The submissions emphasized several distinct but overlapping themes:

  • The inadequacy of current studies on the safety of GM corn for human consumption, both because of conflicts of interest among scientists involved in so-called consensus reports and the failure of existing studies to consider the human health impacts of GM corn consumption when it comprises such a significant part of the Mexican diet. There are several new studies demonstrating the risks of glyphosate, which is used extensively in the cultivation of GM corn, for human and environmental health.
  • The imperative to take a precautionary approach to these uncertainties, as provided for in the USMCA text.
  • The relationship between the U.S. claims that the Mexican programs violate USMCA rules on Sanitary and Phytosanitary standards and new provisions in the agreement protecting Indigenous legal rights. This would include an analysis of the General Exception protecting Indigenous legal rights in USMCA Article 32.5 considering Mexico’s laws and Constitution and the U.N. Declaration on the Rights of Indigenous Peoples, and related protections for Indigenous rights and biological diversity articulated in USMCA’s Environment Chapter.
  • The cultural and environmental risks of the entry of GM corn into Mexico, considering the diversity of at least 59 native corn breeds that are in constant diversification and adaptation by Indigenous peoples in different parts of the country, which is the center of origin and diversification of this species.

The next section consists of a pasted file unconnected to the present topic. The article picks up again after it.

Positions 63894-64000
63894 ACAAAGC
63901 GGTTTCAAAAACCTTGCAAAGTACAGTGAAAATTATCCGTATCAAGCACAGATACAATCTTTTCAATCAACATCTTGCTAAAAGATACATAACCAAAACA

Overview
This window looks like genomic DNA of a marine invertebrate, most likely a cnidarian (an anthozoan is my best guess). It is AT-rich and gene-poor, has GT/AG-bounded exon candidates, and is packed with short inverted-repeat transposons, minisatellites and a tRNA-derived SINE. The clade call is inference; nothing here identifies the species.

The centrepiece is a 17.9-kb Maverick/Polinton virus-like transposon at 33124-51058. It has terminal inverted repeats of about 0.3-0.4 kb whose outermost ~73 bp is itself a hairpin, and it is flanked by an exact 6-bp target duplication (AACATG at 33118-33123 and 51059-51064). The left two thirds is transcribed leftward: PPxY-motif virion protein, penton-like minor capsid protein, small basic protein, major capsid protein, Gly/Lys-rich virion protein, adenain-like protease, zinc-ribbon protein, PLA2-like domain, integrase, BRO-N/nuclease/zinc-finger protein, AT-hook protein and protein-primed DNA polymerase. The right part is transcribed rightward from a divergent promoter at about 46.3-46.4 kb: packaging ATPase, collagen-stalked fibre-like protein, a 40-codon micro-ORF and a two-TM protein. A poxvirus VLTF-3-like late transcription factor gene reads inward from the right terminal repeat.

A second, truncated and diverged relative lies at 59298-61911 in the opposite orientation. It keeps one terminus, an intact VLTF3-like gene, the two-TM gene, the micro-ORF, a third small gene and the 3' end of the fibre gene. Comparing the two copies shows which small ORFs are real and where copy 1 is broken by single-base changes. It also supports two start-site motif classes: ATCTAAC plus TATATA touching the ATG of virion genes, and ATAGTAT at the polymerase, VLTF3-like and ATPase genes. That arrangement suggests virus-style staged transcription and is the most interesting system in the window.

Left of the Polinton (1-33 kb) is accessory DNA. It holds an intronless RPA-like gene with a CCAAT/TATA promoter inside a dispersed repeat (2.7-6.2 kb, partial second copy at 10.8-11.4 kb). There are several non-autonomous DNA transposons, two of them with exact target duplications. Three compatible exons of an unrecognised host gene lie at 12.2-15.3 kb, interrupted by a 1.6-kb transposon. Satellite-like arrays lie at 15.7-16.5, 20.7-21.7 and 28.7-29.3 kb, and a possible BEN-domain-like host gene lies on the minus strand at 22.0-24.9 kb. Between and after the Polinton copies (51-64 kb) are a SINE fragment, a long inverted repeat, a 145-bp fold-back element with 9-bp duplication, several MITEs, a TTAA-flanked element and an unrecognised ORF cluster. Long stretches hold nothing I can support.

• The U.S. complaint appears to be based on the 2020 decree and not the revised version issued in February 2023. The latter decree only limits the use of white corn for human consumption and does not limit imports of corn for other purposes. The Substitution Instruction carries no deadline, imposes no trade measures, does not discriminate against U.S. producers and has caused no measurable economic harm.
  • That there is profitable and growing production of non-GM corn among U.S. farmers who are willing and able to meet Mexico’s need for imports, undermining U.S. claims that Mexico’s policies cause economic harm and discriminate against U.S. farmers.

The next step in the process is for the panelists to inform the groups if they are invited to make longer submissions (up to 10 pages) expanding on these issues. Of course, there’s nothing to stop the groups from developing and publicizing more detailed analysis in any case, and many of the groups involved will likely do just that. We hope the panel will consider the ample evidence and solid analysis in support of Mexico’s food sovereignty in deciding this case.

Learn more: 

Read the full submissions from groups in the U.S., Mexico and Canada.